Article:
Wednesday, January 30, 2013

I'm [Not] Here.

When I was 25, I wrote this. Two years later, I wrote this.

Three years on, I have no words that work. I've tried to explain to friends and family why I've just shut down, but all explanations came out unconvincing, lame. I sounded as though I were making excuses to cover up my deficiencies. For a while, six months ago, I lost my words altogether and stopped talking. I stopped mailing, stopped posting and stopped taking phone calls. At home I would speak so rarely that my voice dried up.

I can talk now. I function fairly well out in the working world and sound clear and level-headed when I do speak.

What I sense within myself is a change. I got so tired of waiting for my world to change, for my people to change, I decided to change myself instead. Not to suit them, because those changes I made a long time ago; this time I'm changing to suit myself. I feel like I'm writing this mid-transition because every day there is something that I weigh about myself and choose to either retain or discard. I don't know when I'll be done changing and I don't even know if tearing up my old world was such a great idea, but waking up breathless, lost, lonely, waking up convinced I was dying -- night after night of being too afraid to sleep for fear of waking up breathless, that told me that whatever I'm living has to stop. It has to change.

Nobody holds me now, reassures me that I'm not alone. It seems to me that this journey has to be made alone because how else do I explain my definite steps away from Vicky and Rahul. How do I understand what makes me walk away from Rahul? I don't know why I stopped talking to my mother. I have tried to explain my choices to her but only because she asked. Despite appearances, I am not angry with my parents or even resentful.

If anything, it is Rahul who wakes me up from my daily reveries, reminding me, relentlessly, that he at least is a part of my life however I live it; that he must have my attention, some loving; throwing tantrums directed at me; being ridiculously mischievous just so that I will look up; crumpling at the faintest hint of harshness from me (and I am harsh easily these days); as always, my obstacle reminds me that whatever the other people in my life do, to him I have different ties, different duties. Sometimes I feel that I'm setting him aside and walking on, only to find him running very hard alongside me to keep up. When he wakes up he comes running looking for me. I hold him and cuddle him and send him about his business. For him, for now, I'm not really here. I'm sure I will be back but for now, I don't know where I am.

For My Children

When I seem unreasonable
Cut me some slack
You might not like me too much
But don’t push me back.

Life moved on to quickly
And then there were you
I was a girl and then a wife
And a mother; time flew.

I’m not yet used to any of it
By now I should be
But in caring for you
I forget to take care of me.

Sunayana Roy
11th January 2005

Written thinking of Ma. Also of myself as I know I will be.


CW said...

This brought tears. For you, for Rahul.


Anonymous said...

For all the people you've been and the people you are, I wish you strength to be the person you need to be and the person you want to be.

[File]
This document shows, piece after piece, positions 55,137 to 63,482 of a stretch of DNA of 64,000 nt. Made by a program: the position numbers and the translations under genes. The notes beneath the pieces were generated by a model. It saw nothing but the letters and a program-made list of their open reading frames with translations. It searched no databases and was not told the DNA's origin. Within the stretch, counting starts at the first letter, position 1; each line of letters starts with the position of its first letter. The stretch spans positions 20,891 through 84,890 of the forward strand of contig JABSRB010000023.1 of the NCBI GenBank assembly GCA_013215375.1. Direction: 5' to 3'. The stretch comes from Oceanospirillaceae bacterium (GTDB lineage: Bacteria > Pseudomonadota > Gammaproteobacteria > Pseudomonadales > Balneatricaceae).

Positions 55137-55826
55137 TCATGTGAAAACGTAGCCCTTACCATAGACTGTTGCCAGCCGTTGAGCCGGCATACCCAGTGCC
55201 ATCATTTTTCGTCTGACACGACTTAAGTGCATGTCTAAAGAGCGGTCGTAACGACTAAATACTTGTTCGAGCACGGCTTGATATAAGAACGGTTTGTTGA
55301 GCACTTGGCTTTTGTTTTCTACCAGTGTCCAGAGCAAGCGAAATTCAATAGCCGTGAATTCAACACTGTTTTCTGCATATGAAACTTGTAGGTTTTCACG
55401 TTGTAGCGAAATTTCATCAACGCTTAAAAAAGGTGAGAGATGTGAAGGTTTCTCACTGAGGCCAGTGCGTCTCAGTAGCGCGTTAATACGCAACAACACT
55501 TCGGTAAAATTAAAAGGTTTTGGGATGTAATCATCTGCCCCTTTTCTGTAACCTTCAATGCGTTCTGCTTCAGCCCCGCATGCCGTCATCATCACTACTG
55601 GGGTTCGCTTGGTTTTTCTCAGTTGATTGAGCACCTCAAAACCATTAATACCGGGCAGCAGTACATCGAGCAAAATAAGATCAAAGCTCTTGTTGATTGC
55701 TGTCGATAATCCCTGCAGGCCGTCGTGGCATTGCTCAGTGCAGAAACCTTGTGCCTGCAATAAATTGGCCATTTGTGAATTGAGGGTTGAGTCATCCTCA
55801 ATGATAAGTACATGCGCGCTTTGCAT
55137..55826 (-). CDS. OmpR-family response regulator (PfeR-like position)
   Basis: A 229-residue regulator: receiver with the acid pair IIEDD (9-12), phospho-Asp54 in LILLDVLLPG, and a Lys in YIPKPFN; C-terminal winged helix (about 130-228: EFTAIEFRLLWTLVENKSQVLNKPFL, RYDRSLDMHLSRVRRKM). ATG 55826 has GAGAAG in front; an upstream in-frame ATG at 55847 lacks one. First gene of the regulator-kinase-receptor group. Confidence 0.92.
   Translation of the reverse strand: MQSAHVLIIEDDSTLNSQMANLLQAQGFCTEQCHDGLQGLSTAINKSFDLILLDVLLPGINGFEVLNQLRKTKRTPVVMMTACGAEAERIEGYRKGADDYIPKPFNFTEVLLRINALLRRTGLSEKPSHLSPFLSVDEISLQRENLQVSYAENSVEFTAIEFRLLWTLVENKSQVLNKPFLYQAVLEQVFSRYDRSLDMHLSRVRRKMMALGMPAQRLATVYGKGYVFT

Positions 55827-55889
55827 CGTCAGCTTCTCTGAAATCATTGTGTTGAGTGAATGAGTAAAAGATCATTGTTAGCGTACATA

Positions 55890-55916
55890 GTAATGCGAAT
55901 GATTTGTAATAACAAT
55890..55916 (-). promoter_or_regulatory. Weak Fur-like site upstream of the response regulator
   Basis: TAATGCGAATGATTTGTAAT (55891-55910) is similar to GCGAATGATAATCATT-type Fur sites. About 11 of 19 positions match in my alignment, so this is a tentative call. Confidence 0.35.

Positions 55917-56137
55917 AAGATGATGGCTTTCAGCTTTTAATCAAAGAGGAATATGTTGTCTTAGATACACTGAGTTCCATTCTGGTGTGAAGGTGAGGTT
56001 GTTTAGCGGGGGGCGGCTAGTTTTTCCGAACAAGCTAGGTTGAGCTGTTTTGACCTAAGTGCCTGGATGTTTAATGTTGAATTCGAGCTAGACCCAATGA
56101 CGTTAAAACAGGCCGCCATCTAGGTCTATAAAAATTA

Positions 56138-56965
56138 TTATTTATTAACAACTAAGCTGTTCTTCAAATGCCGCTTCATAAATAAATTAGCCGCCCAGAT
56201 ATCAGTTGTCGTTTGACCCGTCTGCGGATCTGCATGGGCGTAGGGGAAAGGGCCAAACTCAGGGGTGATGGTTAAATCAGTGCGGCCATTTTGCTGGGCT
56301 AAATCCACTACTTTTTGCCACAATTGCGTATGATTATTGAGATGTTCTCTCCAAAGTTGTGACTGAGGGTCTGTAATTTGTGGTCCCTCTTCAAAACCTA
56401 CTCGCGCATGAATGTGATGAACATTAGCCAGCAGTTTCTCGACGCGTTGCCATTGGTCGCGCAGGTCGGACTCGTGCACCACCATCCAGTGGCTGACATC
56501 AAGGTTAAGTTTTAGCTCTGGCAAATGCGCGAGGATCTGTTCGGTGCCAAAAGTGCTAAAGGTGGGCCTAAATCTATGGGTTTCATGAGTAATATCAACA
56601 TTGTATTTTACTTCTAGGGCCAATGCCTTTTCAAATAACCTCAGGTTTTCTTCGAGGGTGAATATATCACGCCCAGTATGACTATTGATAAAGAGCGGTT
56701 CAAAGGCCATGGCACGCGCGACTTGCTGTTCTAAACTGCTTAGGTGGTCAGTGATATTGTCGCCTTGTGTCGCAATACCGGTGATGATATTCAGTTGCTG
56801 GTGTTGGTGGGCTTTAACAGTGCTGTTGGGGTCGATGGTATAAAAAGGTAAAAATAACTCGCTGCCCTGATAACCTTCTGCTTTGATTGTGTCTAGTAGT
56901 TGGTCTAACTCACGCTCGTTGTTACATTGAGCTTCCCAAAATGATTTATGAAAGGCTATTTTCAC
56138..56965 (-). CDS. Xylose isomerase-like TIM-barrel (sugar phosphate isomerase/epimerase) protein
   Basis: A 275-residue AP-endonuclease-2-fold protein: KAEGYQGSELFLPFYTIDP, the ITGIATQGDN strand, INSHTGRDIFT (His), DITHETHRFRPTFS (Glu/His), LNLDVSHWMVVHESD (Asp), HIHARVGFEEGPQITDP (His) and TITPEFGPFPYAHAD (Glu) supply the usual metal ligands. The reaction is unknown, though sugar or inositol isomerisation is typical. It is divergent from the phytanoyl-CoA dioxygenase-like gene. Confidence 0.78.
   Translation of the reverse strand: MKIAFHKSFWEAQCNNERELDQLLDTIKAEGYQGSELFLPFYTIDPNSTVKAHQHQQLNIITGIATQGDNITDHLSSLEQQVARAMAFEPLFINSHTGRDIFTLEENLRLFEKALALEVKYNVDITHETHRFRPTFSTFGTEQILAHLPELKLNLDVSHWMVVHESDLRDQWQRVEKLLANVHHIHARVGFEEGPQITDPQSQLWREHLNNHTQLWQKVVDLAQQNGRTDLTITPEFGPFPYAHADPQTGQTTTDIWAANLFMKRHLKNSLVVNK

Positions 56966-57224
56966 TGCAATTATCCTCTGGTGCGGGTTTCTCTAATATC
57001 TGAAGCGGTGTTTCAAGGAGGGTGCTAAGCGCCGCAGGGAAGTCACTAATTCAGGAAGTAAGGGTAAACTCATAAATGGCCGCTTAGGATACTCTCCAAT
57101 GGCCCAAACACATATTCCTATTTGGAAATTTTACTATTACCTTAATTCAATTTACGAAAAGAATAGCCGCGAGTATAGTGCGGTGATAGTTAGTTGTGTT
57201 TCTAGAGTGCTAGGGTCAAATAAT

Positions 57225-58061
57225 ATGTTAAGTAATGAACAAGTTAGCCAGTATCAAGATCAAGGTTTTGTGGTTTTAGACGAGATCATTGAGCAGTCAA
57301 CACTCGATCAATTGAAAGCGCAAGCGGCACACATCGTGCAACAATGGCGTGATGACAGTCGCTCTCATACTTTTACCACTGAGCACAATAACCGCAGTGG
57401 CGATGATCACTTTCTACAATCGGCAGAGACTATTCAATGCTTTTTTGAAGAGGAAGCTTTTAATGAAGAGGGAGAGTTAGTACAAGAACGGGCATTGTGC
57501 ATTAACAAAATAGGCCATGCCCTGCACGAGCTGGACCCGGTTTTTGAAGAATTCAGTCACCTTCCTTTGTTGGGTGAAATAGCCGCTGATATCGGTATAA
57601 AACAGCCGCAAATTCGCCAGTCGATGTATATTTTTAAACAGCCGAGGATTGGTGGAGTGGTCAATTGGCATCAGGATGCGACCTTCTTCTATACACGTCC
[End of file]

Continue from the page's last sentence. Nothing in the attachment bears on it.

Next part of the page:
I wish you luck, despite its meaninglessness, that those persons coincide -- at least occasionally, like halves of an Oreo.

Defining "here" sounds exhausting, for aren't we some place else the instant we figure out where we are?

What can I say? I have no spells, for I am not
I am naught
Not here
Not her.

Unmana said...

I'm sorry you're going through all this, Sue. I hope you find the strength to be who you are.

Let me know if there's anything I can do.

dipali said...

Big hugs, Sue.
Take good care of yourself,
the rest will follow.

Thinking Cramps said...

A big hug to you Sue. You'll figure everything out, I know it. Keep smiling. And keep hugging that little boy :)

starry eyed said...

I've been there Sue. I think it's this thing where we periodically retreat into ourselves, like a cocoon and transform, find out what's in there. We don't want to hear what others think, because we want to hear our own voices, not drowned out by others' reassurance or demands to change back or be a certain way. At least you're blogging. I'd stopped that too.

Keep changing, girl. Always. Big hugs.

Anonymous said...

I only know you from your blog but can totally relate to what you are going through. Am much older and my boy is now 22 . You will overcome this - be certain of that . Love and hugs

S S said...

Dear Sue

I can say this though. . . when I was going through a very similar time (without having children to mother), I found your blog. It gave me a sense of home, of comfort and beauty. They must emanate from some part of your being or how else would someone like me find them?
When, after all, you are not writing a spiritual discourse or a comedy sketch? How was it that in the humdrum of an everyday life was the soothing quality of a mother's lullaby?
I would like to hope and think. . . it was there because it's in you, and also in your world. Possibly waiting to be found again.
In the meanwhile, all I can say is, the cliches hold true. This too will pass. . .

With best wishes

Mom Gone Mad said...

Hugs, Sue. Thanks for writing this. It was so completely relatable.

Look at it as the quiet needed, the cocoon needed for the caterpillar to become a butterfly.

You're going to get there.

Sue said...

Thank you, everybody. I couldn't respond earlier, but your warmth helped.